Every snowboarder loves the local mountain. It’s a place that’s hopefully not too far away where you can easily go to forget your troubles and escape for a day. Somewhere comfortable and familiar – somewhere that feels like home. For anyone that lives in Portland, Oregon, Mt. Hood Meadows is that kind of mountain.
A short, 60-mile drive from Portland on Highway 26, Mt. Hood Meadows has been satisfying the city’s powder jones for over 40 years. Their history in snowboarding goes way back, and along with nearby Timberline, they created some of the first and best terrain parks in the Northwest during the 1990s. Of course, the natural terrain is what Meadows is really all about, and riders like Peter Line, Gabe Lynn and Matt Donahue utilized the mountain’s steeps, gullies and drops to help propel freestyle snowboarding into the modern age.
Fast-forward to today and Meadows is still the best spot for local shredders to get some. I may throw this term around a lot, but the entire mountain really is like one big skate park, with so many canyons coming off Mt. Hood’s 11,250-foot summit. Big ones, little ones, in the woods and out in the open – these natural halfpipes form countless windlips, kickers and snake runs to slash, Ollie and rally down full speed. Throw in some tree runs through massive old growth forests, and you have enough options at Meadows to keep you coming back again and again. Of course, they still build a quality park and pipe as well, but with the amount of snow Mt. Hood gets on a regular basis, chances are you’ll have more fun finding freshies than hitting the man made stuff.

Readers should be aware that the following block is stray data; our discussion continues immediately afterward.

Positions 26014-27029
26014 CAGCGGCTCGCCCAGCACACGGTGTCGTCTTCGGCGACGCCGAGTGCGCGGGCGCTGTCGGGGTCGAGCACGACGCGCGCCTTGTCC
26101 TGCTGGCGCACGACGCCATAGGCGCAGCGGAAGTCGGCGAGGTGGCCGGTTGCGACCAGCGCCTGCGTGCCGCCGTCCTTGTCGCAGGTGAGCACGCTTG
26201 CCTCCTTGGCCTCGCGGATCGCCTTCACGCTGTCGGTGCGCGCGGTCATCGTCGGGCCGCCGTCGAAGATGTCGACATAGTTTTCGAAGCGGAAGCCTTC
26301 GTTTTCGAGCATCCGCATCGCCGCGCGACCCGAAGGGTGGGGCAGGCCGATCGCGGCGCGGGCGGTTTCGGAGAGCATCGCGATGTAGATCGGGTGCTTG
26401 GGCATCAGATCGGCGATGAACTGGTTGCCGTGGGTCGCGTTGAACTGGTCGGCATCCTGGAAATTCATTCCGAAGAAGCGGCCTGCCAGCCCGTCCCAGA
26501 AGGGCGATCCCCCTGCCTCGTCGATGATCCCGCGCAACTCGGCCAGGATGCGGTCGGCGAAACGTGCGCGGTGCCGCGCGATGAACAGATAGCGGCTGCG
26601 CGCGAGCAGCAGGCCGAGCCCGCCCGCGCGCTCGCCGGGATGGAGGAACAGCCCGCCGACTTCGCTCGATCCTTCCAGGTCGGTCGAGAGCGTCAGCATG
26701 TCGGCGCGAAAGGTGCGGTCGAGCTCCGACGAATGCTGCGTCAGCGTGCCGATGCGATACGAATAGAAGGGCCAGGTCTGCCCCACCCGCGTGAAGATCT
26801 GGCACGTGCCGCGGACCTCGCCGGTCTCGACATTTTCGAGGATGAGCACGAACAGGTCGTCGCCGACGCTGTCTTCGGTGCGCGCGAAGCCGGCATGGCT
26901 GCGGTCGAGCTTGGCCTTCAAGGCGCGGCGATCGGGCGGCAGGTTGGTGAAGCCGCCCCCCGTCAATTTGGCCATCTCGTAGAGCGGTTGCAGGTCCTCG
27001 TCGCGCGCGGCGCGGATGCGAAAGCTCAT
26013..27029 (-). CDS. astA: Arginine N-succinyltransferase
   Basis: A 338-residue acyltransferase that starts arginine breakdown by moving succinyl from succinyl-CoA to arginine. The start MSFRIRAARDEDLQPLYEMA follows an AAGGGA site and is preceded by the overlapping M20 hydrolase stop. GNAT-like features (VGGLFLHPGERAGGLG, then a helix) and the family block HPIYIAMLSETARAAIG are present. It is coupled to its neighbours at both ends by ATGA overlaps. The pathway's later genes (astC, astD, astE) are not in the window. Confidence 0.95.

Meadows has lots of events going on throughout the season, including concerts, a film festival, and the final installment of the After Dark Rail Jam Series on Saturday, March 9th. Go skihood.com for more information, and check out more shots from last week's visit with Portland's Darrell Mathes, Ahmon Stamps, Dakine's Scotty Conerly and Jackson Hole’s Willie McMillon on the tumblr blog.